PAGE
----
The Oregon economy is not the Washington economy. That’s been true for decades, from back when a Washington economist would call Oregon “Washington without Boeing.” Today, he’d add Amazon, Microsoft, and more. (Build your own list.) But a recent report from the Oregon Office of Economic Analysis caught our attention as another cautionary signal.
One trend so far in 2019 has been considerably slower job growth. Our office’s forecast has called for job gains to slow a bit but remain above trend through mid-2020 before cyclical growth slows and the demographic drag weighs to a larger degree. However, so far this year job gains are significantly below expectations. This slowdown appears to be legitimate as it is evident in both the household and payroll surveys.
This graph was surprising and a seeming refutation of the urban-rural jobs divide.
As economist Josh Lehner writes,
The slower job growth is seen across the state, in both urban and rural Oregon. Only about 5 counties are adding more jobs per month in 2019 than they did in 2018, while the vast majority are experiencing slower growth or even losses.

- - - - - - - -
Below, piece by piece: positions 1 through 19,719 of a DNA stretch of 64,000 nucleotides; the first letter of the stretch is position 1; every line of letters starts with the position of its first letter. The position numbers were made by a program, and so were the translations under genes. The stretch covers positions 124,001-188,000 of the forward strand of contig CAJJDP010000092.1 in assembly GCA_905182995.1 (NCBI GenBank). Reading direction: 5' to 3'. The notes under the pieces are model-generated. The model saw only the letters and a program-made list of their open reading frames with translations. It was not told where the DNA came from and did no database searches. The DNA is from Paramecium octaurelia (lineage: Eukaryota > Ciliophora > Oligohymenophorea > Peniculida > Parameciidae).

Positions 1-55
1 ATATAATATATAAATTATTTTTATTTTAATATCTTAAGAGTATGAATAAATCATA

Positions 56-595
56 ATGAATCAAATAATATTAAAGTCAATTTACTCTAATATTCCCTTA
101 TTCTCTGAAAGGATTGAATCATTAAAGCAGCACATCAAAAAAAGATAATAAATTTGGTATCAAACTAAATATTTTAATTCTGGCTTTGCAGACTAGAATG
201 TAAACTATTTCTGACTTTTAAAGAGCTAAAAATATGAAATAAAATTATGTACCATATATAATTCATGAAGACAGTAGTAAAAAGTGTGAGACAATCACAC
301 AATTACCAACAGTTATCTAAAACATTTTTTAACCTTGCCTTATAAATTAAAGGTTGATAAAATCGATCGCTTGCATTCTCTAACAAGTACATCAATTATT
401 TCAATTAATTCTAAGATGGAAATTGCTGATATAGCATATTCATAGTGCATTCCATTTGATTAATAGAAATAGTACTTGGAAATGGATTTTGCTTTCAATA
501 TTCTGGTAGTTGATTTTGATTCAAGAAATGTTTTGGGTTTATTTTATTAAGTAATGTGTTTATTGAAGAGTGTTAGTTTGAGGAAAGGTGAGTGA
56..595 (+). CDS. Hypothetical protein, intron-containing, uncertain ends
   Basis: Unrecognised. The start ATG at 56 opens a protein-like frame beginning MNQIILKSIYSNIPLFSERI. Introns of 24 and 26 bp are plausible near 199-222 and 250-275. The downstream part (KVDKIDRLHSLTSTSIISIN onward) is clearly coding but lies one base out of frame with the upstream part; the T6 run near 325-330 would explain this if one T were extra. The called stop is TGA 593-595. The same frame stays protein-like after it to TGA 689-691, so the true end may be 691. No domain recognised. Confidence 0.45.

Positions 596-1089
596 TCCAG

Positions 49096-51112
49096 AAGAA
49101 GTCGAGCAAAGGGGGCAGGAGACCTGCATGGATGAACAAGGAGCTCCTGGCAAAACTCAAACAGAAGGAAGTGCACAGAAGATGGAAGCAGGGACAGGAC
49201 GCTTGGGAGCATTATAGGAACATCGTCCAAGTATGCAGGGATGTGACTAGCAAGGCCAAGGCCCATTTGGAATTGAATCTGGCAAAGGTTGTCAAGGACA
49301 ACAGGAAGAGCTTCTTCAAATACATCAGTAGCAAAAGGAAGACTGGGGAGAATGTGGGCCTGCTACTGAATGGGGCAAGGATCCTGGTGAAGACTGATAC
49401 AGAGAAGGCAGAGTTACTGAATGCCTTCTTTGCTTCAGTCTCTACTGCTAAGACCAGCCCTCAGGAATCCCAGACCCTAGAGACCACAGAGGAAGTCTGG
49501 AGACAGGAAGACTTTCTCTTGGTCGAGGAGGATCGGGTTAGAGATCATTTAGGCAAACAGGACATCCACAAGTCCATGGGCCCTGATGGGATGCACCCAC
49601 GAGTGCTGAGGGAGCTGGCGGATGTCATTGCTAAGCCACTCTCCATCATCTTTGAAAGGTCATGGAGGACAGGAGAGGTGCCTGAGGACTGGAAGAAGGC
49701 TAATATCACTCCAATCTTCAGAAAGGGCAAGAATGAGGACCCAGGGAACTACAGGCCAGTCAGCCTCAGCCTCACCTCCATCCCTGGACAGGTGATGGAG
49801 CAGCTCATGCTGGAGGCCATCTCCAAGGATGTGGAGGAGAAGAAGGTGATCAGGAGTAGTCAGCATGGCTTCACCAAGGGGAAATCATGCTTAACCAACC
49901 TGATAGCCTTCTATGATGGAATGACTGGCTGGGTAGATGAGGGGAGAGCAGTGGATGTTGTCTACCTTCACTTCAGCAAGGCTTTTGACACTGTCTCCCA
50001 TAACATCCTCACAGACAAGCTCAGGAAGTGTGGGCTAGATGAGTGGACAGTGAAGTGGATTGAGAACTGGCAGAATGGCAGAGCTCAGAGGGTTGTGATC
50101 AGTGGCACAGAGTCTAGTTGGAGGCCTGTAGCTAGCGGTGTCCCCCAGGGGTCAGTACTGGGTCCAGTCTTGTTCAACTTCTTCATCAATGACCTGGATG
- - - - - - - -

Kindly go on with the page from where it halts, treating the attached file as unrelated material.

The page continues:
He breaks it down by sector.
He notes that only health care is growing faster than it did in 2018. He closes by asking the relevant question and positing three tentative answers.
Why are we seeing the slowdown in Oregon employment growth? I’m going to hold off on giving my thoughts on this until after our advisory meetings. However I see at least three main channels in which a slowdown could materialize.
First would be lower business demand. If firms realize slower sales growth or costs rising faster than revenues, they may pull back on hiring. This could be due to weak consumer spending, a drop if foreign sales tied to the trade war, or policies that raise the cost of doing business. Second would be firms putting off hiring today because they are unsure of future sales, even as current conditions remain favorable. Third would be the lack of available workers. The economy really may be at full employment, or migration may be slowing more than expected, or retirements may be increasing faster than expected. All of those would result in fewer available workers to hire even if businesses wanted to fill openings.
All of those responses have featured in the national forecasts of a slowdown. While Washington’s economy is not Oregon’s, we should also not assume we won’t be affected by the same forces that have pushed down employment growth there. In fact, we know we are.